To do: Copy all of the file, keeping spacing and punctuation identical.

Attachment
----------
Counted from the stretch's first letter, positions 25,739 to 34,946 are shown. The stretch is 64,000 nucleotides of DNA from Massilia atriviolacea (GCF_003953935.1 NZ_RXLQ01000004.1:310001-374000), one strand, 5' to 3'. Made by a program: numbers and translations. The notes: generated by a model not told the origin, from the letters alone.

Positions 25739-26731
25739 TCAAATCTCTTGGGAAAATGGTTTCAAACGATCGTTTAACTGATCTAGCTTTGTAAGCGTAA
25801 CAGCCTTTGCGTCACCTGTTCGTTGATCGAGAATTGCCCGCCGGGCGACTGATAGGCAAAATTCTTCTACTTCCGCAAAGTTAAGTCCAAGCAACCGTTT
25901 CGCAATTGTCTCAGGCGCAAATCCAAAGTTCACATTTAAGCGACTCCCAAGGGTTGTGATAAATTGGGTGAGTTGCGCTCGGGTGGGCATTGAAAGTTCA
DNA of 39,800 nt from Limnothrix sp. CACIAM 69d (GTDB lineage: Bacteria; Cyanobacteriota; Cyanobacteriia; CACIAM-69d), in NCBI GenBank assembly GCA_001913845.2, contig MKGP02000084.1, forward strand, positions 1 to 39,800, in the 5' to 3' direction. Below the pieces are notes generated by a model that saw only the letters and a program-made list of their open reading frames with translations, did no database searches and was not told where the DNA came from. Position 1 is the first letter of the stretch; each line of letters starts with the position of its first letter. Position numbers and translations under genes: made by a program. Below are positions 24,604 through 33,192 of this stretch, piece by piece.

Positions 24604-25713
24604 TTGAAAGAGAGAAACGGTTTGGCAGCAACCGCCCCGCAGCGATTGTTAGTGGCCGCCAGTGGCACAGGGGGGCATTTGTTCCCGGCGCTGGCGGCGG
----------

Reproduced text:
Counted from the stretch's first letter, positions 25,739 to 34,946 are shown. The stretch is 64,000 nucleotides of DNA from Massilia atriviolacea (GCF_003953935.1 NZ_RXLQ01000004.1:310001-374000), one strand, 5' to 3'. Made by a program: numbers and translations. The notes: generated by a model not told the origin, from the letters alone.

Positions 25739-26731
25739 TCAAATCTCTTGGGAAAATGGTTTCAAACGATCGTTTAACTGATCTAGCTTTGTAAGCGTAA
25801 CAGCCTTTGCGTCACCTGTTCGTTGATCGAGAATTGCCCGCCGGGCGACTGATAGGCAAAATTCTTCTACTTCCGCAAAGTTAAGTCCAAGCAACCGTTT
25901 CGCAATTGTCTCAGGCGCAAATCCAAAGTTCACATTTAAGCGACTCCCAAGGGTTGTGATAAATTGGGTGAGTTGCGCTCGGGTGGGCATTGAAAGTTCA
DNA of 39,800 nt from Limnothrix sp. CACIAM 69d (GTDB lineage: Bacteria; Cyanobacteriota; Cyanobacteriia; CACIAM-69d), in NCBI GenBank assembly GCA_001913845.2, contig MKGP02000084.1, forward strand, positions 1 to 39,800, in the 5' to 3' direction. Below the pieces are notes generated by a model that saw only the letters and a program-made list of their open reading frames with translations, did no database searches and was not told where the DNA came from. Position 1 is the first letter of the stretch; each line of letters starts with the position of its first letter. Position numbers and translations under genes: made by a program. Below are positions 24,604 through 33,192 of this stretch, piece by piece.

Positions 24604-25713
24604 TTGAAAGAGAGAAACGGTTTGGCAGCAACCGCCCCGCAGCGATTGTTAGTGGCCGCCAGTGGCACAGGGGGGCATTTGTTCCCGGCGCTGGCGGCGG